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The Galaxy Tab 10.1 (right) is currently banned from sales in Australia, pending the result of Apple's lawsuit against Samsung. No reports of the iPad being banned have arrived yet.  (Source: Daily Mobile)

Apple CEO Steve Jobs has proudly admitted to "stealing" ideas from competitors, but argues that Android "steals" from his company's ideas and shouldn't be allowed to, legally.  (Source: Jim Wilson/The New York Times)
Company will repay Samsung for lost revenue if it loses the case

Apple, Inc. (AAPL) has scored a major victory in latest round of lawsuits [1][2] courtesy of a ban on Samsung Electronics Comp., Ltd.'s (SEO:005930) Australian Android tablet sales.  

Google Inc.'s (GOOG) Android platform is outselling the iPhone 2 to 1 and is growing at a faster pace than Apple.  So Apple is now trying to stifle its competitor with lawsuits.  It is currently suing all three [1][2][3] of the world's largest Android handset makers.

This week, Samsung agreed to cease sales and advertising of its Galaxy Tab 10.1 in Australia, pending the outcome of a suit Apple filed against it in Australian court.  The suit is one of many that Apple has filed against Samsung in international courts.  

Like the other suits, in this one Apple contends that Samsung "slavishly" worked to steal its intellectual property, including its patented iPad design -- a thin rectangular tablet with a glass screen and black bezel.  Apple also claims Samsung stole its touchscreen technology.  In all 10 of Apple's patents are cited as being infringed.

Steven Burley, a lawyer for Apple, says the ban on sales was necessary as Samsung made "announcements of an imminent launch of the Galaxy Tab 10.1 device ongoing since July 20."

So far Samsung has not made similar agreements in the North America, Europe, or Asia.  However, Apple is pursuing a preliminary injunction banning sales in these regions.

Samsung is countersuing Apple.  The company has one of the world's largest patent portfolios and holds more U.S. patents than Apple.  Thus some legal experts believe Apple may have picked an intellectual property fight with the wrong company.

Apple chief executive and co-founder, Steven P. Jobs has bragged about his mastery of stealing ideas from others, stating [video], "Picasso had a saying - 'Good artists copy, great artists steal.' And we have always been shameless about stealing great ideas." 

Mr. Jobs contends Android handset makers like Samsung, HTC, and Motorola should not be allowed to "steal" the iPad and iPhone's copyrighted look and designs.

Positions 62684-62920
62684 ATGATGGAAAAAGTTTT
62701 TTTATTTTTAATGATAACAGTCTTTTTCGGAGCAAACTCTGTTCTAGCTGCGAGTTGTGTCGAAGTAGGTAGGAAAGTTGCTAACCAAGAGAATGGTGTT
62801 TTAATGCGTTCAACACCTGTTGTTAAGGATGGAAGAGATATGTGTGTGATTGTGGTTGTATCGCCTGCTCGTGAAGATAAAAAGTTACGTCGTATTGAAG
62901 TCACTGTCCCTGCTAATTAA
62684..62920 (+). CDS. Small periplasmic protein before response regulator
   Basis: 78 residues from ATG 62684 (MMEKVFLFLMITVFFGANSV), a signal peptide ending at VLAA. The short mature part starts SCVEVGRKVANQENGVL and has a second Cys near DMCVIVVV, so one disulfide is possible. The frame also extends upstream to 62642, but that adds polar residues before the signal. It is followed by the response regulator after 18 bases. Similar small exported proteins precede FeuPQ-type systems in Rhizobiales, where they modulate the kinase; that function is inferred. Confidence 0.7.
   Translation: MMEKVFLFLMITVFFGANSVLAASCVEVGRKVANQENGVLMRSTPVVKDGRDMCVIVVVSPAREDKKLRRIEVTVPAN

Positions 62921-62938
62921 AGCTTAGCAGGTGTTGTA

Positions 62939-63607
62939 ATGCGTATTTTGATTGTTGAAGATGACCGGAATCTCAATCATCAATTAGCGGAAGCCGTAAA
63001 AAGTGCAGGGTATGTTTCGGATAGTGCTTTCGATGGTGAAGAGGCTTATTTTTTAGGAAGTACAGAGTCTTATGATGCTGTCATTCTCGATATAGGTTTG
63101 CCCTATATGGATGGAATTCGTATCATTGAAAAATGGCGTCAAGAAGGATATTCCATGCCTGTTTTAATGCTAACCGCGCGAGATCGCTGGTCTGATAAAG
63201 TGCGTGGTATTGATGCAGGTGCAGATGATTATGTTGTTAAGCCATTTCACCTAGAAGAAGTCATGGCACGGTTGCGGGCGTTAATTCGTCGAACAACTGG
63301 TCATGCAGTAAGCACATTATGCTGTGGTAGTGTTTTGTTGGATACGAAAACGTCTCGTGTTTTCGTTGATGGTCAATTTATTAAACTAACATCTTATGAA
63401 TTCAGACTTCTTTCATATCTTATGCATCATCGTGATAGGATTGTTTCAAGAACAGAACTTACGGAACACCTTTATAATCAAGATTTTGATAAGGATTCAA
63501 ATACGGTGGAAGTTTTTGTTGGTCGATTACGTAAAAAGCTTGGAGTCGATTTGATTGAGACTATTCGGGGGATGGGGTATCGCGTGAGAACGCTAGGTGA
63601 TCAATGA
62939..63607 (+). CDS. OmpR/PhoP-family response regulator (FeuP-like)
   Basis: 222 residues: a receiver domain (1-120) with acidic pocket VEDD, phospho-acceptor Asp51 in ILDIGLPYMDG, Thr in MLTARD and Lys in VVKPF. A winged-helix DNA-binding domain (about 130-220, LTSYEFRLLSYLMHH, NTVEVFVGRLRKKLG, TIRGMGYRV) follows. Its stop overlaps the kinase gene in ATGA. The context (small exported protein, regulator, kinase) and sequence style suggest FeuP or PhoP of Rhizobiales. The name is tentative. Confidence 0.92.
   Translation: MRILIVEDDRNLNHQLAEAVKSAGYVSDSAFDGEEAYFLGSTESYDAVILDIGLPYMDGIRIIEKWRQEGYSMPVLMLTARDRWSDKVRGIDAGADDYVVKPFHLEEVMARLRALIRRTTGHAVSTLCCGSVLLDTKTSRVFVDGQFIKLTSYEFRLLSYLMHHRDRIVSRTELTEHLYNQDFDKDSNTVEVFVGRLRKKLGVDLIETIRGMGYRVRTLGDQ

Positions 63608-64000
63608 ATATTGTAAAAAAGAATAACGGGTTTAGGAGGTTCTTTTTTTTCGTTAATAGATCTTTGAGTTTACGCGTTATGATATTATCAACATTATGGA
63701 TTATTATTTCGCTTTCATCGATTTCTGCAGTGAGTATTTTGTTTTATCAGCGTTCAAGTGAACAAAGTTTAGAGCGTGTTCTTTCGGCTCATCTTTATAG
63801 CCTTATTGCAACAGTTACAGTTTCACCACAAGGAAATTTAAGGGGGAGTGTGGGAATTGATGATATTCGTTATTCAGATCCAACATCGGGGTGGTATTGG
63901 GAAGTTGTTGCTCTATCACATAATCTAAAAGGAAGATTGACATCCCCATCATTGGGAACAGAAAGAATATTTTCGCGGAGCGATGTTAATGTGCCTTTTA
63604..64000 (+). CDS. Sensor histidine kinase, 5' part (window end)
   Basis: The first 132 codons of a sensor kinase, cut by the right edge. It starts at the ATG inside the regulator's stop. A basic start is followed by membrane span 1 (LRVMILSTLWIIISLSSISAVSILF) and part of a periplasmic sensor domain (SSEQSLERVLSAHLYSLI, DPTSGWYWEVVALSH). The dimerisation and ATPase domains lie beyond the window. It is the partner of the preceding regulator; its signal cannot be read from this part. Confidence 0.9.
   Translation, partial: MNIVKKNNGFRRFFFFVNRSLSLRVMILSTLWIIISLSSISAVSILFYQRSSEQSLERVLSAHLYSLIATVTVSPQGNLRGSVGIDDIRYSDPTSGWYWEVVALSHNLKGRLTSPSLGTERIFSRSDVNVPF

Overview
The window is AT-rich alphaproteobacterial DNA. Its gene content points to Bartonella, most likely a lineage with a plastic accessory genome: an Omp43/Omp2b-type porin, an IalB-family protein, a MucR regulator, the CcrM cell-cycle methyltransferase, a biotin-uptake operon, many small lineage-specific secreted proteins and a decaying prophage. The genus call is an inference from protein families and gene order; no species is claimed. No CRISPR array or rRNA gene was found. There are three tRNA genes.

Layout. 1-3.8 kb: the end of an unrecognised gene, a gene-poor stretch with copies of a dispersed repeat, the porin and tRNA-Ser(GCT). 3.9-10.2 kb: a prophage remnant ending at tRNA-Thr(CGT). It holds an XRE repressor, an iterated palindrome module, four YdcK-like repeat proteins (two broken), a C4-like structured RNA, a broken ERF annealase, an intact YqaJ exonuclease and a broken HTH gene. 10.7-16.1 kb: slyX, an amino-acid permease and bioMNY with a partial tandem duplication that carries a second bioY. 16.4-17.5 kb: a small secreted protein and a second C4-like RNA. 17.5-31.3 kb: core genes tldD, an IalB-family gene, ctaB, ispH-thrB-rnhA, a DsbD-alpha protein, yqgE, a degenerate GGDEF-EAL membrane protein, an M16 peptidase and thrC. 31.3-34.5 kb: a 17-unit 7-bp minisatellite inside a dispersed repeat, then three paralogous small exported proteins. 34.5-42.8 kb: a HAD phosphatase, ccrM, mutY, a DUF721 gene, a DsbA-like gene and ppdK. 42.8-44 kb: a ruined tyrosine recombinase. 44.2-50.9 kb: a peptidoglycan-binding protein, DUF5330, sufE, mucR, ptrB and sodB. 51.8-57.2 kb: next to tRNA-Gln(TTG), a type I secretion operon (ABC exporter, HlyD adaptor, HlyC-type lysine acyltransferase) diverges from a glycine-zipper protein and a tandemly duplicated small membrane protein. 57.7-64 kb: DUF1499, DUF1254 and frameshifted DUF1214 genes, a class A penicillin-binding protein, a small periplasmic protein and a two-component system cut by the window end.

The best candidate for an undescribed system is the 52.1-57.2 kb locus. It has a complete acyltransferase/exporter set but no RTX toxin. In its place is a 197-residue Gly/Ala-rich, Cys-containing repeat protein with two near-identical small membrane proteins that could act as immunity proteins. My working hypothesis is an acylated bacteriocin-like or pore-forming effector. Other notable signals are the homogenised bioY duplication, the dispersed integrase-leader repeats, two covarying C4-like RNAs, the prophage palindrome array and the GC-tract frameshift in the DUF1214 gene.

Critics have contended that Apple's patents are so broad that they cover every smart phone and tablet in existence today, as well as non-mobile devices like personal computers.

Apple has agreed to pay Samsung unspecified damages for lost sales, if it loses the case.  It is unclear if this agreement would cover lost sales in the case of a "draw" -- a scenario, which could occur if both companies win their respective lawsuits, forcing a cross-licensing agreement. 



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RE: Apple needs to die.
By Tony Swash on 8/1/2011 5:15:07 PM , Rating: -1
I just thought the survey was interesting.

Lots of people around here love Android because

a) it might stop Apple taking over the world (it won't but it gives people some hope to hang onto)

b) Because Google by giving stuff away free, stuff that in no way impacts their own core business and some which it appears that didn't own in the first place, has convinced a lot of people that they are somehow on the side of openness and freedom.

In reality iOS and Android are just as closed as each other. Android is solely controlled by Google who can choose what to release and to whom and what to withhold (and have done so to pressure OEMs into favouring Google's offerings).

There are lots of companies making Android devices as opposed one making iOS devices but I fail to see how this either is intrinsically more or less open, each model has it's pros an cons from the consumer point of view but I cannot see any great freedom that a consumer gets from using an Android device that they can't get from using an iOS device.

Google do not act as gatekeepers on the Android app stores. But how does this translate into more freedom? As far as I can see the sole result of not policing the Android store in the same the way that the Apple app store is managed is that it allows piracy and malware to exist. Is that free?

And Google's response to malware on Android is interesting - it revealed that Google had built into Android a previously unannounced mechanism that enabled Google to reach out and into millions of people's phones, with out asking their permission, and to delete material, apps and data. That doesn't sound very free or open to me - except open for Google of course.

Too much hypocrisy and dissembling from Google for my liking.


"I mean, if you wanna break down someone's door, why don't you start with AT&T, for God sakes? They make your amazing phone unusable as a phone!" -- Jon Stewart on Apple and the iPhone














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